Annalee is one of my all-time favorite people. She is smart, beautiful, has a scary sense of humor, and is five years old. In fact, with her giant brain stuffed in that little head, and her natural leadership qualities, Annalee is either going to be a great world leader, like Nelson Mandela or an evil genius, like Lex Luther. It could go either way.
I am pretty sure Scott and Melissa know they are in over their heads trying to raise a daughter with such a high IQ, who never forgets anything, and seems to enjoy getting into trouble.
Yesterday, Melissa told me the latest saga from The Book of Annalee.
A few days ago, when Scott was having a conversation with Annalee, she said, “For Christ’s sake, Dad!”
At that moment, hearing his five-year-old daughter say something so profane, Scott started to go into, “I Am Fine with Having One Daughter Instead of Two,” mode.
Luckily, at that same moment, Melissa stopped her husband from spending the rest of his life in jail by explaining I was the one who had taught Annalee to say, “For Christ’s sake.”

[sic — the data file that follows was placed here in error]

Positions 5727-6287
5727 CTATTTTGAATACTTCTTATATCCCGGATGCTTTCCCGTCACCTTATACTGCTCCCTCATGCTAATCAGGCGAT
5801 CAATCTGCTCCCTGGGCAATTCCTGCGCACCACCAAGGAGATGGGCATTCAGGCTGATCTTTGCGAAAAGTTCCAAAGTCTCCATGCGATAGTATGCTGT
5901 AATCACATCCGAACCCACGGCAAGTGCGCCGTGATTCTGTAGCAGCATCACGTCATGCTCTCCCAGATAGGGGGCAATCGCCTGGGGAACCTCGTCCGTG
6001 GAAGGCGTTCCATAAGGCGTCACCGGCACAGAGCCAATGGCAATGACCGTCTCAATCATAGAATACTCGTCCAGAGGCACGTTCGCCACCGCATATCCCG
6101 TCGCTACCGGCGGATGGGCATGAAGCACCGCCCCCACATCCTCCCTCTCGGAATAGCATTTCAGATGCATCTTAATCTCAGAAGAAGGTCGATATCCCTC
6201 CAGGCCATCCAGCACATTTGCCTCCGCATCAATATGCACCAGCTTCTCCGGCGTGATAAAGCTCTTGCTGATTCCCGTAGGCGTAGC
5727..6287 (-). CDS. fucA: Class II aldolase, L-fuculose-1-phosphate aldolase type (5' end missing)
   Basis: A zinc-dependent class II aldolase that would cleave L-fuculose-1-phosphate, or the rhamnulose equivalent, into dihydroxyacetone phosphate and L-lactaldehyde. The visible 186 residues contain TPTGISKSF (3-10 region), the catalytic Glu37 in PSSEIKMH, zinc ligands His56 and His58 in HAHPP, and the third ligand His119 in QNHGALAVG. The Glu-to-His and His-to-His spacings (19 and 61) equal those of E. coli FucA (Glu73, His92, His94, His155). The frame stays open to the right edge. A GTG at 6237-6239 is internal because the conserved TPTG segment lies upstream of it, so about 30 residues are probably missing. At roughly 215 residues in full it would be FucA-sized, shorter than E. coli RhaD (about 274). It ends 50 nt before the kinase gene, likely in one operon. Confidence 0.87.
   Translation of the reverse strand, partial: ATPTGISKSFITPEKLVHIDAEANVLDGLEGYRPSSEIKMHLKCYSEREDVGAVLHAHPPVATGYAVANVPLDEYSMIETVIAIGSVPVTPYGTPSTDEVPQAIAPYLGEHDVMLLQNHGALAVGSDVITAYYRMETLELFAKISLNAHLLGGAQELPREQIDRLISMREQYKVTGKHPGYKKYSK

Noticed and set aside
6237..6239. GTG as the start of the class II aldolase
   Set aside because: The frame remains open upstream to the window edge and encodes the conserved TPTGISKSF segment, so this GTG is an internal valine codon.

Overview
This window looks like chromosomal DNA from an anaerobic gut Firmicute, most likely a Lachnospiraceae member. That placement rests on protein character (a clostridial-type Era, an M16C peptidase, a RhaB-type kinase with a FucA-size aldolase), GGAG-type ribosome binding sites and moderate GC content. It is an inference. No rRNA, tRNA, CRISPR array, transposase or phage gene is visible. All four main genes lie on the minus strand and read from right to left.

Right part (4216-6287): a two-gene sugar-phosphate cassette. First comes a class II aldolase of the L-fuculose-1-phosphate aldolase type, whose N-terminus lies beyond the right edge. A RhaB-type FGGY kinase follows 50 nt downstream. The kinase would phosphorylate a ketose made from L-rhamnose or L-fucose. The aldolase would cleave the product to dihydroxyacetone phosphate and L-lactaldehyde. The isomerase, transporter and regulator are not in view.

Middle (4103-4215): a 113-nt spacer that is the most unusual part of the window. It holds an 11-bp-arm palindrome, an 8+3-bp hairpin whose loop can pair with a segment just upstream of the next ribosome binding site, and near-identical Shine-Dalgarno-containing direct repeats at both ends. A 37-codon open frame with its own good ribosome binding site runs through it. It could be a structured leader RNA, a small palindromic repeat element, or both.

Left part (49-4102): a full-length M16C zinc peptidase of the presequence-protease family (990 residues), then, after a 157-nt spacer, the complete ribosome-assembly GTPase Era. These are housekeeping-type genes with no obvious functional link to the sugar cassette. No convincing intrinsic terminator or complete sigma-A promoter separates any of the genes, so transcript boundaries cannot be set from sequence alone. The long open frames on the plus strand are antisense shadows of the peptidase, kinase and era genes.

At first, I didn’t understand what Melissa was talking about. Then, I got it.
Every Wednesday night, during the church-wide meal in Grobowsky Hall, all the children gather on the stage at the front of the room. They put their hands together, close their eyes, bow their heads, and lead the congregation in the blessing of the evening meal.
It is a prayer that is very important in my family. It goes back at least six generations.
Accept our thanks,
Pardon our sins,
Receive us in heaven,
For Christ’s sake. Amen.”
Annalee, after hearing this prayer her entire short life, was used to saying, “For Christ’s sake.” She had no idea it could be said in a bad way. She was innocent.
This chapter in The Book of Annalee teaches us three very important lessons.
First, Scott didn’t blow up when he heard, what he thought, was his daughter say something terribly wrong. By not immediately losing his patience and doing something he would come to regret, Scott was following the sage wisdom of the wisest person God ever made.
King Solomon said, “Patience leads to abundant understanding, but impatience leads to stupid mistakes.”(Proverbs 14:29 CEB)
When the Annalee’s of life make you nuts, be patient.
Second, our little ones always repeat what they hear.
What we say and how we say it, matters.
Third, it is clear Annalee’s pastor needs to do a better job.
Prayer: Dear Gracious Heavenly God, thank you for the children. Guide us as we nurture, teach, and lead them to be the people you created them to be. For Christ’s sake. Amen.
Someday, I am going to write a book entitled, Lessons from Annalee. It will be a bestseller.
I pray your day is filled with joy and laughter.